The fourth-most wins in Raiders history & a brilliant Bucs spell - Jon Gruden in Opta numbers
As Jon Gruden returns to coach the Oakland Raiders, we use Opta facts to break down whether bringing him back was the right move.
The Oakland Raiders have turned to an old face to try to inspire their team after a disappointing season, hiring Jon Gruden for a second stint in charge.
After going 6-10 in Jack del Rio's second season, the Raiders have decided to appoint a man who took them to the playoffs in two of his four campaigns in charge from 1999 to 2002 and beat them in the Super Bowl XXXVII with the Tampa Bay Buccaneers.
Their faith in Gruden could hardly be higher, with the 54-year-old leaving the broadcast booth with ESPN for an eye-watering 10-year, $100million contract, according to reports.
But do the numbers back up the Raiders' decision to hand him such a lucrative deal? Here we answer that question with the help of Opta facts.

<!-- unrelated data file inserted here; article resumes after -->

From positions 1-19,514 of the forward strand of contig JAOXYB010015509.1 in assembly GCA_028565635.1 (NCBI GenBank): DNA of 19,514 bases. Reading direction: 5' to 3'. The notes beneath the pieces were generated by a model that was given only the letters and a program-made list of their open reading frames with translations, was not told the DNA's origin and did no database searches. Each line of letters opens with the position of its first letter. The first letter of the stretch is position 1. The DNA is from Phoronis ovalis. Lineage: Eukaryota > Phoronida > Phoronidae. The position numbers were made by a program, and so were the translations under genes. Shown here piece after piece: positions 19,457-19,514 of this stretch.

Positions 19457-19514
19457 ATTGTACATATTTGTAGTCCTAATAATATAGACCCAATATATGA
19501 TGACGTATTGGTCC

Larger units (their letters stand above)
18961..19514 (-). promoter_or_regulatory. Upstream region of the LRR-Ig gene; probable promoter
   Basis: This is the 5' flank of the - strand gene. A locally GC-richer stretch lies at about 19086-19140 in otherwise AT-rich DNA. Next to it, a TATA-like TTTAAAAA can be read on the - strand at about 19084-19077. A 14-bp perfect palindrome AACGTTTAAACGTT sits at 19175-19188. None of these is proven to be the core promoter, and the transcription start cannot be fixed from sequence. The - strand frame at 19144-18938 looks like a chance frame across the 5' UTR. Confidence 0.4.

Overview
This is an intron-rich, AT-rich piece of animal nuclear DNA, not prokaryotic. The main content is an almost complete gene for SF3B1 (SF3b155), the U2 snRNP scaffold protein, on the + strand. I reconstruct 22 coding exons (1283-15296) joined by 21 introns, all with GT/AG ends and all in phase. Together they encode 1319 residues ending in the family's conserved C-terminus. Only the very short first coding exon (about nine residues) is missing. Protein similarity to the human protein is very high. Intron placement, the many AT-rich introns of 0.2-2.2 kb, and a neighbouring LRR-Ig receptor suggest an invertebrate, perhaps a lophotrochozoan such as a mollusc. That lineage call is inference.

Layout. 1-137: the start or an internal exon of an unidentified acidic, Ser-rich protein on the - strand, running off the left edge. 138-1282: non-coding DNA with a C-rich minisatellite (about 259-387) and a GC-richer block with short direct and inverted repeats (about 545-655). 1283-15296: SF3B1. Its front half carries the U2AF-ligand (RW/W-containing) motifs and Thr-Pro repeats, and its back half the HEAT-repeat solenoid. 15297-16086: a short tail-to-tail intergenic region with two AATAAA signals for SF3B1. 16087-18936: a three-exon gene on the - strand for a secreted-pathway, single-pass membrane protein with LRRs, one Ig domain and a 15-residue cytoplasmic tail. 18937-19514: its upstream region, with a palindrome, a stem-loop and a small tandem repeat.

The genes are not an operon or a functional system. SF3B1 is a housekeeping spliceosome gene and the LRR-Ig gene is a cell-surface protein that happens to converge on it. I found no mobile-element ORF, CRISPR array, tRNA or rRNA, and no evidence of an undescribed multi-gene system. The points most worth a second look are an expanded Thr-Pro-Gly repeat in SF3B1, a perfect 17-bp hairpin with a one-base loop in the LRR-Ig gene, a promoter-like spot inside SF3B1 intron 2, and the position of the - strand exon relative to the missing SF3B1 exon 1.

The fourth most wins in team history
- Despite serving as Oakland's head coach for just four years, Gruden's 64 wins are the fourth most in team history.
- The Raiders averaged 9.5 wins in those four years. In the 16 seasons since, they have averaged 5.4 wins per season.
Two 10-win seasons
- Oakland won 10+ games twice in Gruden's four years in charge. They have won 10+ games twice in the 16 seasons since.
- Oakland averaged 24.3 points per regular season game with Gruden as head coach (scored a franchise-record 479 points in the 2000 regular season). They have averaged 18.9 since.
A terrific Tampa spell
- Gruden won 57 games as coach of the Tampa Bay Buccaneers, the most in team history. They have won 50 games since firing Gruden after the 2008 season.
- The Buccaneers won 9+ games in four of Gruden's seven seasons in charge. In the nine years since, they have won 9+ games just twice.
There can be no doubt that neither the Raiders nor the Buccaneers have come close to reaching the heights they did under Gruden's stewardship.
But the NFL has evolved significantly since Gruden was last in it and to throw such outlay at a coach who has only gone to the playoffs in five of his 11 seasons as a head coach is a substantial gamble that could backfire significantly for a franchise looking for success, stability and good PR heading into the relocation to Las Vegas in 2019 or 2020.